I also think about a Southern Gospel song based on the apocalypse in Matthew It was sometimes sung my traveling quartets in my childhood church, and the refrain says, “We are living surely living in the days he speaks about/all these things we now are having every day/Let’s be ready for his coming let us meet him with a shout/for he tells us in his word to watch and pray.”  The third verse talks about “all these things he speaks about” “Many wars shall come upon us when the end of time is near/ Many earthquakes will be numerous in those days/All of these today we're having and in Matthew it appears/We should live our life for Him and sing his praise.”

Yes, Jesus does talk about wars and earthquakes.  But in Luke’s version he’s pretty clear that, well, they don’t mean much...neither do the famine and plague all over the world or Comet Halebop.  All the stuff that Jesus lists wasn’t all that new.  One of the things that differentiated Jesus from the other messiahs running around first century Palestine was that he didn’t lead an insurrection against the empire.  But in all of those things, we won’t yet be to the end of the world...and we won’t yet be to Christ’s reign.  Before those things come to be lie challenges that many of us in the United States will never face: persecution by civil authorities for taking the name of Christ and following him on the Way.  We are blessed in this country to have the freedom to gather and worship whatever we choose.  This hasn’t always been the case, as St. Lawrence -- roasted alive on a grid iron -- St. Perpetua -- mauled by a wild cow in the arena and then beaten -- and all those saints in Fox’s Book of Martyrs will tell you.  But the point of Jesus’ talk about the end times isn’t about being martyred.  No, the point of his talking about the end times is that he wants people to follow him and trust him.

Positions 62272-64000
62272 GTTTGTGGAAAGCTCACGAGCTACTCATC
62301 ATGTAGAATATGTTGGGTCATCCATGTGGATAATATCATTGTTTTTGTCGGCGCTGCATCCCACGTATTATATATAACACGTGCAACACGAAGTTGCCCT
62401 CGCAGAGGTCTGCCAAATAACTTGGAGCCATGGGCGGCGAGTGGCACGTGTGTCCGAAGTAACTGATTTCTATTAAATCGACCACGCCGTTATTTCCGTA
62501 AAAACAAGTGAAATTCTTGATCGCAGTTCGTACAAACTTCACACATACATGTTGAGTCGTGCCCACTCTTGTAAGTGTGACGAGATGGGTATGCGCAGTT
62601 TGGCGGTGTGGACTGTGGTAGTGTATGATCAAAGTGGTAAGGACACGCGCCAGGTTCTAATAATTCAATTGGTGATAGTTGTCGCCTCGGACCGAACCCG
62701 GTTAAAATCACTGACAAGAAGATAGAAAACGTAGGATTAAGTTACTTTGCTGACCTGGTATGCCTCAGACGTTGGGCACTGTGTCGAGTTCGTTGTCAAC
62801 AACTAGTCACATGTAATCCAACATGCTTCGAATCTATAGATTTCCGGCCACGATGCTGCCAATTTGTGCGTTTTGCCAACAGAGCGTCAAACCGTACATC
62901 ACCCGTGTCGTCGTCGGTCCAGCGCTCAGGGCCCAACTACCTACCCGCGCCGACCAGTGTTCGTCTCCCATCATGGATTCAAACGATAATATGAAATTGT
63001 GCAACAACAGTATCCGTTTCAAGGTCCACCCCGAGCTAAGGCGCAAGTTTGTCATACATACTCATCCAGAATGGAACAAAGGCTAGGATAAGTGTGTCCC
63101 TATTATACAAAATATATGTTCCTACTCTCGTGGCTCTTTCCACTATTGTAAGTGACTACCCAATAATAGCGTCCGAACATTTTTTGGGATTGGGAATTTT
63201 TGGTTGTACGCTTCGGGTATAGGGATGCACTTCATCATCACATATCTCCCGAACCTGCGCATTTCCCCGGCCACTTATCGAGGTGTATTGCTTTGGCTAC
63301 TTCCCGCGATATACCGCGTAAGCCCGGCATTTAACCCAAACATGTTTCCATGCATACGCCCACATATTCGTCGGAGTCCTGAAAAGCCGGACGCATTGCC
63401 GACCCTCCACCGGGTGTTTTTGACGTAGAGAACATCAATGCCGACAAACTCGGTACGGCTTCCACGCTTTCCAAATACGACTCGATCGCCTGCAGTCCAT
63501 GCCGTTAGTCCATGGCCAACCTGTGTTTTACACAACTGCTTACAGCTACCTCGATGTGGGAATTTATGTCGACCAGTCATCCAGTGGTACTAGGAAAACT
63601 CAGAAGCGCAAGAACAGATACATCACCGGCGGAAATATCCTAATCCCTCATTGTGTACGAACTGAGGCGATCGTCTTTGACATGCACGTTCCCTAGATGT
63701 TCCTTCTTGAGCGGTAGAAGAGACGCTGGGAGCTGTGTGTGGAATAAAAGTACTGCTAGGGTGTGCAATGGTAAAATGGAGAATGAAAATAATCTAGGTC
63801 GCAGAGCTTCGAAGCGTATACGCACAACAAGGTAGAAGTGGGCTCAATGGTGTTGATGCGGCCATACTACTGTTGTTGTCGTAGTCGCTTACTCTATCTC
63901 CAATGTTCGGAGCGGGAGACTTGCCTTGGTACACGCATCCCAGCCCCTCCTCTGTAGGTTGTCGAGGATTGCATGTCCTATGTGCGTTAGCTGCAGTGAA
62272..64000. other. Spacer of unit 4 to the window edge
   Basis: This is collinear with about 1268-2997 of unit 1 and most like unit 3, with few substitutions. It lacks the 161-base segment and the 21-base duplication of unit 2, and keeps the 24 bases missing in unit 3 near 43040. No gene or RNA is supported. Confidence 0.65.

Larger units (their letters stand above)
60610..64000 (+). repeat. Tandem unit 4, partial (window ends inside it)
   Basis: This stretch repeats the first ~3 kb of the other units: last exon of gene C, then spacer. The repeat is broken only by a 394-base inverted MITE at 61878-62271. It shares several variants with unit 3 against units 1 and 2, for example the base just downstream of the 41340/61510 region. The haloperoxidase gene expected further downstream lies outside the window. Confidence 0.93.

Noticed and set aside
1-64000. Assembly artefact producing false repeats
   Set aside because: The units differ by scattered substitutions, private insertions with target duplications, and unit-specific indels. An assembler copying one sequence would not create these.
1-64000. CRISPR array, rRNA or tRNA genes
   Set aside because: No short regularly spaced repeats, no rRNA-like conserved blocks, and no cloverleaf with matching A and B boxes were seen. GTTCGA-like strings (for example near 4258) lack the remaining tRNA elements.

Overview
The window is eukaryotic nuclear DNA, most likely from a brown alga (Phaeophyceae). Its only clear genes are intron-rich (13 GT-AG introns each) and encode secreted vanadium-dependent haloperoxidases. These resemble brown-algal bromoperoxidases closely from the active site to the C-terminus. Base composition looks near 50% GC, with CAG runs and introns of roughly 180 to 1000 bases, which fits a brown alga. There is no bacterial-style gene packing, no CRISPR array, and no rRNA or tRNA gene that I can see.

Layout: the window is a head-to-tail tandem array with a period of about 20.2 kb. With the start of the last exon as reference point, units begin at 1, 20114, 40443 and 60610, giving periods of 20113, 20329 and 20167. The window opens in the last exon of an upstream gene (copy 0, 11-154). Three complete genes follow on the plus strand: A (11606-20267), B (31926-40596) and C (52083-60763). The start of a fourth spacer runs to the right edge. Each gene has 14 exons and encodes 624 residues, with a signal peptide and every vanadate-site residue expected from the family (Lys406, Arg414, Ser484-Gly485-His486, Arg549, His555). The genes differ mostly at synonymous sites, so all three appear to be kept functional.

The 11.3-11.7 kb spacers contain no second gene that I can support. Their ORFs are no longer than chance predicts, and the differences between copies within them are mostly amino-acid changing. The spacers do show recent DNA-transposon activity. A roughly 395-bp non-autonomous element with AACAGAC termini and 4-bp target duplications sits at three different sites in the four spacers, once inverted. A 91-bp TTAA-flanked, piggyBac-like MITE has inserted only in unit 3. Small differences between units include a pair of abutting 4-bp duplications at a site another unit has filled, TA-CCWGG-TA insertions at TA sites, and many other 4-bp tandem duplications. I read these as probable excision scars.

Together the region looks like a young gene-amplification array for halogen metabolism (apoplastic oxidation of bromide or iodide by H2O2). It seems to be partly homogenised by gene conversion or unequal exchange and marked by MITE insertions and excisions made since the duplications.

In the midst of adversity and persecution Christ’s followers are given the opportunity to testify.  When non-believers say, “Okay Christian” or “Okay chaplain,” or “Okay priest, what do you have to say for your God now?” Jesus’ followers are given the opportunity to tell their truth of the Good News.  And how does he want them to testify?  Not by rehearsing elaborate speeches to share or trying to think of every possible situation and how to answer it.  Not by giving them easy answers.  No, Christ wants his followers to trust him for the words to say.  

I don’t know how many times in the hospital this summer that’s all I could do.  Pray before going into a room when I knew it was going to be rough, listen, and keep praying.  We’ve all done a unit or two of CPE.  Take a minute to think about those experiences where there was nothing that you could say, where no amount of role play during orientation would have helped you know exactly what to do when a social worker invites you to be a part of a care conference before the decision to withdraw life sustaining care from the ninety year old -- or the four year old is made.  What defense could you prepare to give to those survivors whose world as they knew it was ending?